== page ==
Earlier in the day, King Philippe, Prime Minister Charles Michel and European Commission chief Jean-Claude Juncker led a minute’s silence at the EU headquarters in Brussels, the city that is also home to NATO.

Philippe and Mathilde at Berlaymont minute of silence

In the city’s Place de la Bourse, where mourners have laid banners and candles, defiant applause broke out among the large crowd gathered to honour the dead, chanting: “Long live Belgium”.

But the attacks have raised troubling new questions about Belgium’s ability to handle the jihadist threat, already under scrutiny after it emerged that the Paris attacks were largely planned in Belgium.

Belgian authorities had already been hunting the Bakraoui brothers, both Belgian nationals with long criminal records, over their links to Abdeslam.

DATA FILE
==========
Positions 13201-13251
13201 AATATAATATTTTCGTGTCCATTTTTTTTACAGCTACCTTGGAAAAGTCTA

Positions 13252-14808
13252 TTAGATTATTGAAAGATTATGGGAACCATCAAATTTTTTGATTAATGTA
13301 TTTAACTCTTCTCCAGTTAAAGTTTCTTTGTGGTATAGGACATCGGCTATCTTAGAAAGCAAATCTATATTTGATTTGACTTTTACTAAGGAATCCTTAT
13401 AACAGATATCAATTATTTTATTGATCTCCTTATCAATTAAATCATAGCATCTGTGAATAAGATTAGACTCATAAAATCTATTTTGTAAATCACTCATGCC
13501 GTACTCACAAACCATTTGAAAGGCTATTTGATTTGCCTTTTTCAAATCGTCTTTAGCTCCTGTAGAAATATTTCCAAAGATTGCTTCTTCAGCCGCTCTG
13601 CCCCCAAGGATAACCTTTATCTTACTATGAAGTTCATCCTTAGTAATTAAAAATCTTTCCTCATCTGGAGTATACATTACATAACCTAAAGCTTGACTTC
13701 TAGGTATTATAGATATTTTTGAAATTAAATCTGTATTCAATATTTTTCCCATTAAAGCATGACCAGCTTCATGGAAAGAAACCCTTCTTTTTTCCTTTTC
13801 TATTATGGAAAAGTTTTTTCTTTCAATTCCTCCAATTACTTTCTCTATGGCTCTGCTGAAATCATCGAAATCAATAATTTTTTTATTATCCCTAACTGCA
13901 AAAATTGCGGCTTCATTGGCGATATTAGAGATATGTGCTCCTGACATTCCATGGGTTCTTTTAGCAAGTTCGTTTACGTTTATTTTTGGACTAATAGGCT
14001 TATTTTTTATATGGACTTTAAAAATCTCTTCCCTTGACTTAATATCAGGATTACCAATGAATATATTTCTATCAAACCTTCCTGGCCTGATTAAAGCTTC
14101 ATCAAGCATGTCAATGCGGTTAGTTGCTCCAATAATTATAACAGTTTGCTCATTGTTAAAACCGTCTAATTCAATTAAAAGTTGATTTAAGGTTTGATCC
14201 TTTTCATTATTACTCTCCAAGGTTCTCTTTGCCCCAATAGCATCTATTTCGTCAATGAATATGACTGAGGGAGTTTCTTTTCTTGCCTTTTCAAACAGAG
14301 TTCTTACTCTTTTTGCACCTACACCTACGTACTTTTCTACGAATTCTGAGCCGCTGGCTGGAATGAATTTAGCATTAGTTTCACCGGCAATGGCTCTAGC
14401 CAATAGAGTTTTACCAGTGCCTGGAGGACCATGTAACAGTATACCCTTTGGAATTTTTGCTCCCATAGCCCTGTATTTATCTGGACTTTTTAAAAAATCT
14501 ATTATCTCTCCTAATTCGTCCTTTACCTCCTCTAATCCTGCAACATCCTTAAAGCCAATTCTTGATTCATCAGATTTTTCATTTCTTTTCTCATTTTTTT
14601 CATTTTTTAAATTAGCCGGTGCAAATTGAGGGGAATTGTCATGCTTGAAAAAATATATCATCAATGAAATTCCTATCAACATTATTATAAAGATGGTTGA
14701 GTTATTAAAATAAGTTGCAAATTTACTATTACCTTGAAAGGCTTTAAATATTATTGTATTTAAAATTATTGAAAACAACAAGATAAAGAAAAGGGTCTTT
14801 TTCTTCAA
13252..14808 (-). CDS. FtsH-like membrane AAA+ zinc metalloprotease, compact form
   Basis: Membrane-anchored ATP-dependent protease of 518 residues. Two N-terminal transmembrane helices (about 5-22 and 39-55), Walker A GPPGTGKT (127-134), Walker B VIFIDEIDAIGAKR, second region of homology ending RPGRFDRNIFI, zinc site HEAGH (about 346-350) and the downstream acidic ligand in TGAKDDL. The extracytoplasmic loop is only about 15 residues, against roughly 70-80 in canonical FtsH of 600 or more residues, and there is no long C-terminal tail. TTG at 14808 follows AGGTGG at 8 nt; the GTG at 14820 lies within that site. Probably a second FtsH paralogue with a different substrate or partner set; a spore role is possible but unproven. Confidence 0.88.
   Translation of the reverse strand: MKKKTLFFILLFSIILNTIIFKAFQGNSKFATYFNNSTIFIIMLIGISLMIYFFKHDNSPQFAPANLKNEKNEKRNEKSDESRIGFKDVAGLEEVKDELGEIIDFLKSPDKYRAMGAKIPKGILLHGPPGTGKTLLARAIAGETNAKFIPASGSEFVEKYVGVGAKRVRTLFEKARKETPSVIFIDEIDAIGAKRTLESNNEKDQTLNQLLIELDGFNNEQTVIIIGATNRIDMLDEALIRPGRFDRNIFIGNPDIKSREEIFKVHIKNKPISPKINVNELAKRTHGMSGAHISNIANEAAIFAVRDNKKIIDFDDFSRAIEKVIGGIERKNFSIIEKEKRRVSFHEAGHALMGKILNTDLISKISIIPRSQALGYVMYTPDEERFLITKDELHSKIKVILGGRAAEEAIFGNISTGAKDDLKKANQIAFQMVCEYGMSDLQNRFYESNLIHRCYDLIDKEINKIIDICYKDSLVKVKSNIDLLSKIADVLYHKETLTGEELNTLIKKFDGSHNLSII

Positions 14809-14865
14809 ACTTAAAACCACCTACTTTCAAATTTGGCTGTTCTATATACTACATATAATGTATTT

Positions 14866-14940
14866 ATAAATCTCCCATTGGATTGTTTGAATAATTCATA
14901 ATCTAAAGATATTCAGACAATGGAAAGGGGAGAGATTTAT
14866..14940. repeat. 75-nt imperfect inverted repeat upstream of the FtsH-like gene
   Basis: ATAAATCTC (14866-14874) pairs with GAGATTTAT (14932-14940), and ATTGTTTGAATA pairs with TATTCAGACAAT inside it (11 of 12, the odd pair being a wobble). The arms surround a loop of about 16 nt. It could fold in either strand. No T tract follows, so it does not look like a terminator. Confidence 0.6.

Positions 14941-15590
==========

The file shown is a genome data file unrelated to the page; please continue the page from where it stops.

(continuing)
They issued a wanted notice for Laachraoui on Monday (21 March), the day before the attacks, with officials saying he had travelled to Hungary with Abdeslam last year and that his DNA was found on explosives linked to the Paris rampage.

Bomb factory

In a raid on Tuesday night investigators found a bomb factory in an apartment near where Ibrahim’s computer was left in the Brussels district of Schaarbeek, an area that has links to Abdeslam.

They found 15 kgs of TATP high explosive, chemicals and detonators, Van Leeuw said. Prosecutors said on Tuesday an unexploded bomb, an IS flag and bomb-making materials had been found.

Belgian Foreign Minister Didier Reynders said the attacks, the worst in the country’s history, had killed or wounded people of around 40 nationalities.